DEA Clears Cannabinoid-derived Active Ingredient in Investigational Scleroderma Therapy EHP-101

DEA Clears Cannabinoid-derived Active Ingredient in Investigational Scleroderma Therapy EHP-101

The U.S. Drug Enforcement Administration (DEA) has cleared the use of the active ingredient in EHP-101, an investigational therapy for treating multiple sclerosis (MS) and systemic sclerosis (SSc), according to Emerald Health Pharmaceuticals, the therapy’s developer.

After a detailed review, the regulatory agency has determined that the active pharmaceutical ingredient in EHP-101 — a non-reactive, non-psychotropic compound called VCE-004.8, derived from synthetic cannabidiol — is not classified as a controlled substance under the Controlled Substances Act.

This new status means EHP-101 is not defined as substance that could be associated with a potential for abuse, such as hallucinogens, narcotics, depressants, and stimulants, the company said.

“This determination by the DEA that our lead product candidate, EHP-101, is not considered a controlled substance in the U.S. is of great benefit to us,” Jim DeMesa, MD, CEO of Emerald Health, said in a press release.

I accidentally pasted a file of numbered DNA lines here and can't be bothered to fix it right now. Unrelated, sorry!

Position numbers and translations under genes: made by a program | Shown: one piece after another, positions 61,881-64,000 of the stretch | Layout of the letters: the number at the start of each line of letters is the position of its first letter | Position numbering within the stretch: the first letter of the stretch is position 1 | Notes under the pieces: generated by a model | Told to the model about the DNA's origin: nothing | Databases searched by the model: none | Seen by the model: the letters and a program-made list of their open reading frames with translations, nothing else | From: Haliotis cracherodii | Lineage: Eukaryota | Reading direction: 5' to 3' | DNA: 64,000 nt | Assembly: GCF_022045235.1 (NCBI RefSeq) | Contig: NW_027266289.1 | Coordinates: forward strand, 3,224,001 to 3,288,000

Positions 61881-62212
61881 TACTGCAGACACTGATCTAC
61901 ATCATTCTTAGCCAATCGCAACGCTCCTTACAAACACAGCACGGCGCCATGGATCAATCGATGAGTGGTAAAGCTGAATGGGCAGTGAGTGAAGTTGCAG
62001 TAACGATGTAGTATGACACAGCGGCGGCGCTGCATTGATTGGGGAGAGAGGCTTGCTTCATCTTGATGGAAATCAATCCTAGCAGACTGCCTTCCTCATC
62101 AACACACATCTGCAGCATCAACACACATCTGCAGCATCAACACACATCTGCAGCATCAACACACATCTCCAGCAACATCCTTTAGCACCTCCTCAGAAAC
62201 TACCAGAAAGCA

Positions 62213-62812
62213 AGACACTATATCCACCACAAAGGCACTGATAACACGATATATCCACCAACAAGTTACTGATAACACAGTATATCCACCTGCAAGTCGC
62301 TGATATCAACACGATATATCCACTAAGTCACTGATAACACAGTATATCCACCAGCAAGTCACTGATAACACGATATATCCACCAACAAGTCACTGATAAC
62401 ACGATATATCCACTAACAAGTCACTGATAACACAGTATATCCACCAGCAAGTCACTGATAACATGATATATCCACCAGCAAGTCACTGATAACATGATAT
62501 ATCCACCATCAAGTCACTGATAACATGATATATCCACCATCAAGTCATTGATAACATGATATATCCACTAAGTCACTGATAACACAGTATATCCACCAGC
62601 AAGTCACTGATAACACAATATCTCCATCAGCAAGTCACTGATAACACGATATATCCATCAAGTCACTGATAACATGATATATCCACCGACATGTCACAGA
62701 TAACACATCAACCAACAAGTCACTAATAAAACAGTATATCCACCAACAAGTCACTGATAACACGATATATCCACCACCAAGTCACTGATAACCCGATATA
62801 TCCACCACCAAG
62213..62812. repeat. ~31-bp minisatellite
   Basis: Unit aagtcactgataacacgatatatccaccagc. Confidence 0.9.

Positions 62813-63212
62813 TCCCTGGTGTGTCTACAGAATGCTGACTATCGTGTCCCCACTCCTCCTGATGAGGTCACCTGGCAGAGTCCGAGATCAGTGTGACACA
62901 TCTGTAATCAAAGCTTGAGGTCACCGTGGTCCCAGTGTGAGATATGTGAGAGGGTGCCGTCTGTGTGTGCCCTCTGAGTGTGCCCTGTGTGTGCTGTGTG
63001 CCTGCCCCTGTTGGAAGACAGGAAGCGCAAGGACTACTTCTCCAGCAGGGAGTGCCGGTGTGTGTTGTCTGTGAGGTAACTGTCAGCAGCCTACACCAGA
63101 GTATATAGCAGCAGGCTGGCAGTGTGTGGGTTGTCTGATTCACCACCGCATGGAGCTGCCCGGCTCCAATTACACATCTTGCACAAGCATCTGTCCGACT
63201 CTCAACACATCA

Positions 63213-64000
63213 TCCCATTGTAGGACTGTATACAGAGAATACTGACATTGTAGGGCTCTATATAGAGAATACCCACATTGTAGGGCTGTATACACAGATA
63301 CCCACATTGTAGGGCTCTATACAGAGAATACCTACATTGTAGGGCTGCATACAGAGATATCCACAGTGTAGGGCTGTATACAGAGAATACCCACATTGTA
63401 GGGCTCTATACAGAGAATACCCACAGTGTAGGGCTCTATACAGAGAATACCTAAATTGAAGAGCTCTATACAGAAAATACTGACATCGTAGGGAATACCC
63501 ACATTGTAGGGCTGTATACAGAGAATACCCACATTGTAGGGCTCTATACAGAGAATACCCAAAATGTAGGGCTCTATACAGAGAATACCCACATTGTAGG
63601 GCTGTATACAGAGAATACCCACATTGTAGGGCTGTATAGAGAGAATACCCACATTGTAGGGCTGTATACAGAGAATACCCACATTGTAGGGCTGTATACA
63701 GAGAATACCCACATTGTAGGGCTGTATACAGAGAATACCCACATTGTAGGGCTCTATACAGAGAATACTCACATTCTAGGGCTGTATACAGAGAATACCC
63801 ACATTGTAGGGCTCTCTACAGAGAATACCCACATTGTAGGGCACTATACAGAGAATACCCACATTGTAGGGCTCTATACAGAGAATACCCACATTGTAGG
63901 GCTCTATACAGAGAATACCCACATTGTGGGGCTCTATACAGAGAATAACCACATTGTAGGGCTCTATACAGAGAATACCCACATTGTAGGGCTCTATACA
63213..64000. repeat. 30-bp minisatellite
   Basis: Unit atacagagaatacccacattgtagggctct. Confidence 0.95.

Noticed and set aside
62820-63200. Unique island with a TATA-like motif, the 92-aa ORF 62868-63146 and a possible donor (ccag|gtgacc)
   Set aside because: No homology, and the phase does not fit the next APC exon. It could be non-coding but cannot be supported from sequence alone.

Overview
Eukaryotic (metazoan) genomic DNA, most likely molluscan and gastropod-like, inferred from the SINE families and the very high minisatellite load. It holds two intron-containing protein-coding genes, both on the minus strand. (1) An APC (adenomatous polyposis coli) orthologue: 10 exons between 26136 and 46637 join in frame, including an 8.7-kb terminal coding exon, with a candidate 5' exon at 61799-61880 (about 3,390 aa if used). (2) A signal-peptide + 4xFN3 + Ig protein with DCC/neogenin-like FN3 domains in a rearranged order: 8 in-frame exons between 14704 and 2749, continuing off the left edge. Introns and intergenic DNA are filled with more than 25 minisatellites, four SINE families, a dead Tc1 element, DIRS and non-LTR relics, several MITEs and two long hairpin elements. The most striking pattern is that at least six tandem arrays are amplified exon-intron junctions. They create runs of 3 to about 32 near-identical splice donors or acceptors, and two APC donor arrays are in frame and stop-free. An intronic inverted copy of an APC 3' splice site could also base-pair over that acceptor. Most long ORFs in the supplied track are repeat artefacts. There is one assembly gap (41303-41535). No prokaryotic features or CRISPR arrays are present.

EHP-101 is an orally available therapy that is being explored as a potential treatment for systemic sclerosis. It was found to modulate inflammatory and fibrotic processes in earlier mouse models of the disease.

Results from previous studies in animals also have shown that treatment with EHP-101 can potentially promote the formation of new blood vessels and prevent vascular damage, which is common in systemic sclerosis patients.

Emerald is now conducting a Phase 1 clinical trial (NCT03745001) in Australia to test EHP-101’s safety, tolerability, overall stability, and activity.

The study is recruiting up to 104 healthy adults who will be randomly selected to receive single ascending doses or multiple ascending doses of EHP-101, or a placebo. Results from this initial study, scheduled for completion in May, are expected to support further Phase 2 trials in patients with systemic sclerosis.

“Not being a controlled substance eliminates the many costs and complexities associated with developing controlled substances,” DeMesa said. “It facilitates the manufacturing and import of the product to the U.S. and simplifies the conduct of our non-clinical and clinical studies, including the selection of U.S. clinical sites to conduct our planned Phase 2 studies for MS and SSc patients.”

EHP-101 received orphan drug designation from the U.S. Food and Drug Administration in 2017, and also from the European Medicines Agency in 2018 for the treatment of systemic sclerosis.

Orphan drug status, which allows for a faster schedule of development and review for approval, is given to potential therapies that have demonstrated promise to treat rare diseases.

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